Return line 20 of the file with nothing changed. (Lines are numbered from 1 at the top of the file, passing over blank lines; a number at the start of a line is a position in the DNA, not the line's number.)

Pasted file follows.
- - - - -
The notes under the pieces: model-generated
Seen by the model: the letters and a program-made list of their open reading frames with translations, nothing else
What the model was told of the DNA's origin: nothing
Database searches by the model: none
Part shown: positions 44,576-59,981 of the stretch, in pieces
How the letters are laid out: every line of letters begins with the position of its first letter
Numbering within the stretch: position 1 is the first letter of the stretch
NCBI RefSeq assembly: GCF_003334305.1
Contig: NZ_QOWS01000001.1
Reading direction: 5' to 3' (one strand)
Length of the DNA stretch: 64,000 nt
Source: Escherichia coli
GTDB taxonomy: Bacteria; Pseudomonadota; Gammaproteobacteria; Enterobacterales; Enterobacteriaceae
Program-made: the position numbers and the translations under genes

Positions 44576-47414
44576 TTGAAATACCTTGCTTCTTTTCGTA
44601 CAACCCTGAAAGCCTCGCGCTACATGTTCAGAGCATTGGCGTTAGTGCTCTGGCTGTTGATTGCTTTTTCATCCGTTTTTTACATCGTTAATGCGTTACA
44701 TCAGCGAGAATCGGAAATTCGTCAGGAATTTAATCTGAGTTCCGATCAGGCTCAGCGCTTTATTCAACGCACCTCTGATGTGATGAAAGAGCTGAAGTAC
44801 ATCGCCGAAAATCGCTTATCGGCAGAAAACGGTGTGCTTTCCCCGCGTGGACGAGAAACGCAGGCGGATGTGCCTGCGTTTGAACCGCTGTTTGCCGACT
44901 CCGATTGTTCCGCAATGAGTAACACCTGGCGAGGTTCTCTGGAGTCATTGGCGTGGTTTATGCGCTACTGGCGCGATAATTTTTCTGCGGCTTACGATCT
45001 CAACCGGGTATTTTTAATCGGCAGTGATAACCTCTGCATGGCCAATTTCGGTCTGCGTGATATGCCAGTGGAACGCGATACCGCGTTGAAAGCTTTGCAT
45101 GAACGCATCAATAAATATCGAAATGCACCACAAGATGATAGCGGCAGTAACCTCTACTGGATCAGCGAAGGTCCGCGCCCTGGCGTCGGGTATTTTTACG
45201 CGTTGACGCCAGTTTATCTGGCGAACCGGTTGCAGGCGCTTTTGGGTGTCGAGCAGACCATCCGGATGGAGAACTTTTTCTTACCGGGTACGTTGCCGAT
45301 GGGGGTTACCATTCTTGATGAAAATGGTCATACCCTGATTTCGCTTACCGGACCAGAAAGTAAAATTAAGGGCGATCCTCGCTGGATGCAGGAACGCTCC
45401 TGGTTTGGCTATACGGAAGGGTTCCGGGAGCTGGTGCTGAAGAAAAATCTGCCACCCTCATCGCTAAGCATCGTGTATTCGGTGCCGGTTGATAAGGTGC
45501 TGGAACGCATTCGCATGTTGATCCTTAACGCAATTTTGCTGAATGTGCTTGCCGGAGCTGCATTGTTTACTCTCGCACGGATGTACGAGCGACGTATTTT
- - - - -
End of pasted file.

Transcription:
44901 CCGATTGTTCCGCAATGAGTAACACCTGGCGAGGTTCTCTGGAGTCATTGGCGTGGTTTATGCGCTACTGGCGCGATAATTTTTCTGCGGCTTACGATCT